Beth Crocker campaigns for a reception year which does not push children who are not ready into reading and writing.
My little girl is learning to talk, and I'm trying to help her by talking to her as much as I can. The parent in me is already browsing through "teach your children to read by three" books. But the teacher in me is forcing me to put them back.
I know that the best start I can give my daughter is to make sure that she hears spoken language, is included in conversation, is encouraged to tell stories, and is read bedtime story upon bedtime story.
What I know I must not do is force her to read the first two stages of Biff, Chip and Kipper's never-ending adventures and write missives to grandparents before she is absolutely ready.
At an early-years literacy course last term we talked about how reception used to be when children were introduced to school. We complained that it now seems to be dominated by literacy and numeracy hours that are sometimes nothing short of Year 1 lessons.
Everyone agreed that our current system is setting children up to fail.
There is a little boy I taught last year who sits enthralled through story time, spends ages in the book corner, and loves listening to story tapes.
He is chatty and articulate.
His mum told me she was having terrible trouble getting him to read at home. "And I know he's still on stage 1 and all his friends have moved up and it just gets to him," she finished.
I suggested that she put his reading books away and stop worrying. Just read all the books to him she can whenever he wants, because here was a child in danger of losing his spark, of being switched off learning before his school career has even begun.
We expect too much too soon, but we are all too terrified of the statistics to do anything about it. Teachers are scared of low Sats results. Parents are frightened their child will be one of the 11-year-olds who are all but illiterate.
But the answer is emphatically not to start teaching children to read and write before their brains have developed that capacity to learn two very difficult skills.
My friends with school-age children look at me like I'm slightly mad when I start talking about this. They firmly believe that not only will an early reading push give their children a "head start", it is actually expected of them. So how do we tell parents that we are really sorry but we got it wrong?
We need them to know that the best possible start these children can have is to be given a rich oral environment, one where they are made verbally literate before being asked to become readers and writers.
This does not mean that we aren't going to teach them anything at all.
Absolutely not. Reception is when we should be doing lots and lots of phonics, teaching children to develop their speaking and listening skills.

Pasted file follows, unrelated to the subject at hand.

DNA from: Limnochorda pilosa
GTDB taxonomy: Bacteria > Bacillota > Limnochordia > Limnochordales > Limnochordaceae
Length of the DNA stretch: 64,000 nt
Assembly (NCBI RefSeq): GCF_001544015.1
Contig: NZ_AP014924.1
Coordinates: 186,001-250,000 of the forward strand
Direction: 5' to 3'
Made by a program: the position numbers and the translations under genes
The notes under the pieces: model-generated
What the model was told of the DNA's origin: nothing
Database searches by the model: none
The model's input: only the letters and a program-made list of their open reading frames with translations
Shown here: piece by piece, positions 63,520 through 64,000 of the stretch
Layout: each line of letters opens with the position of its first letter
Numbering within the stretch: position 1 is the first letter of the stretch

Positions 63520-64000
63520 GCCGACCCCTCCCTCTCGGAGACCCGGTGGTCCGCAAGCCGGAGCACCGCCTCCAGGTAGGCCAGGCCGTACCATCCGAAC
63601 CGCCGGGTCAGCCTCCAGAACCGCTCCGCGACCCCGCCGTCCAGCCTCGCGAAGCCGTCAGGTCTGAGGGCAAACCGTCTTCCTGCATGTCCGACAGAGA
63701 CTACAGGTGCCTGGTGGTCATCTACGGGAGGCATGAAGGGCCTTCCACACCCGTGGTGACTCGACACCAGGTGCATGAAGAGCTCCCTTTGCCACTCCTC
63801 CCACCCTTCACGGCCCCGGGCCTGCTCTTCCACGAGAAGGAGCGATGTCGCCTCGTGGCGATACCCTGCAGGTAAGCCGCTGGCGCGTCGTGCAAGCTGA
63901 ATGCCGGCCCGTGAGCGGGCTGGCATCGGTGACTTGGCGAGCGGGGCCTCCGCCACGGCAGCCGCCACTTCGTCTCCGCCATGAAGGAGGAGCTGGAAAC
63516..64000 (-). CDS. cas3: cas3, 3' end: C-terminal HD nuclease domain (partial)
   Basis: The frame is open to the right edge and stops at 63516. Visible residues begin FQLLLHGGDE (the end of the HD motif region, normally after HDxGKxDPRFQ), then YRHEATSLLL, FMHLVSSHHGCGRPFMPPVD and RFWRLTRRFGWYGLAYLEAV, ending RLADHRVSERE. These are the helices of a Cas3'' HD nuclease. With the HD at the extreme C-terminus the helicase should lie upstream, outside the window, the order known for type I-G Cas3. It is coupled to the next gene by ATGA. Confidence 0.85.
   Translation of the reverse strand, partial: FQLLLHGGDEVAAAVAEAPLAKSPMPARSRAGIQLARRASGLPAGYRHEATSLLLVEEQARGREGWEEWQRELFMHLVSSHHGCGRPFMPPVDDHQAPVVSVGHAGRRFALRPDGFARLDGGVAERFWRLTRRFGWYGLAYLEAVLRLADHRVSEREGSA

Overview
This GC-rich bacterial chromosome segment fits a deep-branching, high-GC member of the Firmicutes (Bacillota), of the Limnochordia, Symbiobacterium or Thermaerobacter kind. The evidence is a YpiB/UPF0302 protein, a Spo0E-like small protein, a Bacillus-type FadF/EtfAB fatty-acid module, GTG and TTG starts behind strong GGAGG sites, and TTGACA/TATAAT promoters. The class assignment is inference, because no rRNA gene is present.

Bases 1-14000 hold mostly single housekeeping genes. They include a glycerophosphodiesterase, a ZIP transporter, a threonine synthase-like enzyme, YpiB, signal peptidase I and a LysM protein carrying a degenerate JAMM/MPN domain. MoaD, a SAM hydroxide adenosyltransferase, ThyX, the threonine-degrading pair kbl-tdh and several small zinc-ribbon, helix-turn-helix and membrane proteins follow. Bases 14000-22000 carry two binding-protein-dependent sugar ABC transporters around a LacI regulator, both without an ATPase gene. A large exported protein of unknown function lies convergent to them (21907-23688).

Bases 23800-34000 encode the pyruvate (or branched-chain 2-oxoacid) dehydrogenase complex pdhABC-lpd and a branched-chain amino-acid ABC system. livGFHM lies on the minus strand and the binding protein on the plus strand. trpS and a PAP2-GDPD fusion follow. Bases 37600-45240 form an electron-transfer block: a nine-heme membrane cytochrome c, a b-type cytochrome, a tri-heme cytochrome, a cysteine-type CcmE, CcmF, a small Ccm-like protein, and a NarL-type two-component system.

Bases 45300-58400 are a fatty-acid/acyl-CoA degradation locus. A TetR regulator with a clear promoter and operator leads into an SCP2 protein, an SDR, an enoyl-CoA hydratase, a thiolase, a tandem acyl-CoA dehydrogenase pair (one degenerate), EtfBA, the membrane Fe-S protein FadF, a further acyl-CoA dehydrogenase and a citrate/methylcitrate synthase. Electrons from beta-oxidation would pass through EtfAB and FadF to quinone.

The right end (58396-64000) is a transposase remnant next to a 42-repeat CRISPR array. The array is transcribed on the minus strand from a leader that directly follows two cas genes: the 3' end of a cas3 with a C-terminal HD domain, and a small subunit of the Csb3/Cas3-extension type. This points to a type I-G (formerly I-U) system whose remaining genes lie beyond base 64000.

We need to introduce them to the vast array of fairy stories and nursery rhymes that have been handed down through the centuries in every culture.
We need to teach them to explore and enjoy their spoken language and begin to understand how we convert the sounds of our language into letters and words.
We must develop their gross and fine motor skills, so that when the formal teaching of reading and writing begins in Y1 children are armed with the knowledge and skills that will make learning to read and write a happier experience. We need to reassure parents (and a fair number of teachers) that children will not be held back, that children who are taught formally too early in a system which measures a child's failures instead of their successes are being set up to either fall at the first hurdle, or the second or the third.
There are lots of teachers out there who want our reception classes to change, who feel that we put too much emphasis on reading and writing goals and not enough on speaking and listening.
They are concerned that there is pressure to drop the play-based foundation stage ethos as soon as the children reach reception.
Yet The TES recently reported (October 21 issue) that the percentage of five-year-olds reaching government reading and writing goals is far lower than in areas such as social and physical development and that the targets may be lowered.
This must not be waved away as another example of "dumbing down". It is because we ask too much of children when they are small that they switch off. We can do something about this. We are the ones who see, every day, small children become apathetic towards learning.
We witness the loss of self-esteem that may follow these children through the rest of their lives. The time is right for change, and change we must or another generation's spark will flicker and die.
Beth Crocker teaches reception at St Andrew's VC lower school Biggleswade, Bedfordshire. Please email firstname.lastname@example.org to show your support for this campaign